Over these past few months many of us have had to adjust to some very challenging routines. We’ve lost the markers and structures that subtly orient us. If attending a church service on a Sunday was something that had become a habit, then that loss is perhaps felt on more levels than you might have expected. In many ways, the absence of the opportunity to gather physically in a church has provided an important opportunity to be creative in our understanding of prayer, worship and community. That opportunity to be creative isn’t always a place of comfort. It can often appear to offer more risk than comfort.
Uncomfortable though it may be, we have a golden opportunity to look afresh at our rituals, to examine how we use a liturgical space and to try to uncover what is essential in our worship. It’s no small task. And as any monastic will know, re-assessing liturgical practice touches us at a level that can be hard to articulate. We can know viscerally that we hold something very dear but be unable to put it into words.
From my monastic context I have come to experience the Psalms as one of the essentials of my prayer. When I think back to the time when I first discovered Turvey, it was the poetry of the Psalms that captivated me. As I took my first steps on the monastic path it was the images of the Psalms that kept me company. For there in the Psalter I found a tree ‘whose leaves shall never fade’, ‘a rock of refuge’, ‘silver from the furnace’. Here was a world with image upon image, a world which included and celebrated the complete spectrum of human emotions. In those early days I had an intuitive sense that it was in this Biblical world that I might find my path.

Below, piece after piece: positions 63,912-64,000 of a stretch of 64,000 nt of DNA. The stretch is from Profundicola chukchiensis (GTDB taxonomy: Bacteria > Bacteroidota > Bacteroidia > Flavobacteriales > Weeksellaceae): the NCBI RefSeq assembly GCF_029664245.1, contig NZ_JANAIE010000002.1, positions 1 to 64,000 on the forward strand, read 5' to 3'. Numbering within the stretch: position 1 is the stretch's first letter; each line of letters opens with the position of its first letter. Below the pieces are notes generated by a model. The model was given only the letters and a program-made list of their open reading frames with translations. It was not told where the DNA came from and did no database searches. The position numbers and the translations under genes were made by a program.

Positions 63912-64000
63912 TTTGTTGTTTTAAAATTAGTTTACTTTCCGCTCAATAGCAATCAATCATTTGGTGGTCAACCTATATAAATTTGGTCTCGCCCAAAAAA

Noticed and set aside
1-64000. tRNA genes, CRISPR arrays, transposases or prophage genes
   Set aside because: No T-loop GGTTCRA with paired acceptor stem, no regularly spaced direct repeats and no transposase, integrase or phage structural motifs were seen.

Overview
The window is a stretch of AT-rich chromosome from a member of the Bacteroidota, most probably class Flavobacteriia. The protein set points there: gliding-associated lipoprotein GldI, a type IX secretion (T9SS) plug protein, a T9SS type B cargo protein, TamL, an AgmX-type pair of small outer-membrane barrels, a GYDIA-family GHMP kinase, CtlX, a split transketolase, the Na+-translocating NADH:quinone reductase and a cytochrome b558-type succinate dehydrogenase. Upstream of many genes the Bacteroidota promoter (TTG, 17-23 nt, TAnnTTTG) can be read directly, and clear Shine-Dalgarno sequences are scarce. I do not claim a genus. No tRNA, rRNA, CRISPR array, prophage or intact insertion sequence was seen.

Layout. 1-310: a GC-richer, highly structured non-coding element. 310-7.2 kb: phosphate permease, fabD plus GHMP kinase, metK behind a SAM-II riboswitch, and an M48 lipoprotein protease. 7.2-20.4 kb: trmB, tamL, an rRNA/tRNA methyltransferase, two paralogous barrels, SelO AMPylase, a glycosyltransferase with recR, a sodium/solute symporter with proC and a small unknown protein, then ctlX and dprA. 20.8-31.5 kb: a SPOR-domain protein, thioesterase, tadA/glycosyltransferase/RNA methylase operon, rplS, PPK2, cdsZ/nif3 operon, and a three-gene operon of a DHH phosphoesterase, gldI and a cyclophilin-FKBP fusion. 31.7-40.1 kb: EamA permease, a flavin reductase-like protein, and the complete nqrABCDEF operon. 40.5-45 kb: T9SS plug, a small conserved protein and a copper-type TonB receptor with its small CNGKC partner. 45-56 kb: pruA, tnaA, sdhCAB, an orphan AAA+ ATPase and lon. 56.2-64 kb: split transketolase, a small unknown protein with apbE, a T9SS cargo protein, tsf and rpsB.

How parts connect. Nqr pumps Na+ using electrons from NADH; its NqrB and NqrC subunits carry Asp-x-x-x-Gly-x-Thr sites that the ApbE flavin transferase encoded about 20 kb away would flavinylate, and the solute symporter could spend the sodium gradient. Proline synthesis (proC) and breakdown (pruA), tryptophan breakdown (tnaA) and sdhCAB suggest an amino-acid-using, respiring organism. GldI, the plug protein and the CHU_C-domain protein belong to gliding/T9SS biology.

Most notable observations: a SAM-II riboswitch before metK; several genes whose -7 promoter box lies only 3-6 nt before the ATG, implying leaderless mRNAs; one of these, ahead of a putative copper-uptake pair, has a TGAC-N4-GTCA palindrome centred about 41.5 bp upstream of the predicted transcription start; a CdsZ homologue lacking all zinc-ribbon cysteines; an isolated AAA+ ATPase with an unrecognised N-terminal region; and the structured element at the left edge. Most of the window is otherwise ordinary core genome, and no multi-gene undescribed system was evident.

Praying the Psalter has certainly stood the test of time. Some form of the Psalter has been part of public corporate worship from the very beginnings of Church life. Monastic tradition embraced this practice and over centuries it grew and flowered. St Bede in the 7th Century is in no doubt as to the place of the Psalms in his life. St Bede would have credited King David with the authorship of the Psalms and in a stirring sermon says this:
If we keep vigil in the church, David comes first, last and central. If in early morning we chant songs and hymns, first, last and central is David again. If we are occupied with the funeral solemnities of those who have fallen asleep, David is first, last and central.
It’s a beautifully uncomplicated vision. And strikingly exposure to the Psalms is not just the preserve of monastics:
O amazing wonder! Many who have made little progress in literature know the psalter by heart. Nor is only in cities and churches that David is famous, in the village market, in the desert, in uninhabitable lands or if girls sit at home and spin, he excites the praises of God.
There is something very compelling for me about this vision of texts learnt by heart and repeated while doing the ordinary tasks of the day. It may well be idealised, but is says something to me about integration and sacredness being woven through the day.
It looks as though it may be a very long time before it is safe for communities to come together and celebrate the Eucharist. I wonder if in that void we might be able to make a place for the Psalms? I wonder if we could allow the Psalms to be our voice? Much of the hard work of ‘what to say, and how to say it’ is done for us. We can walk a path that has already been smoothed out for us, where there are signposts and resting places, green pastures and bread to strengthen our hearts.
Read a Psalm a day and before long they may become ‘first, last and central.’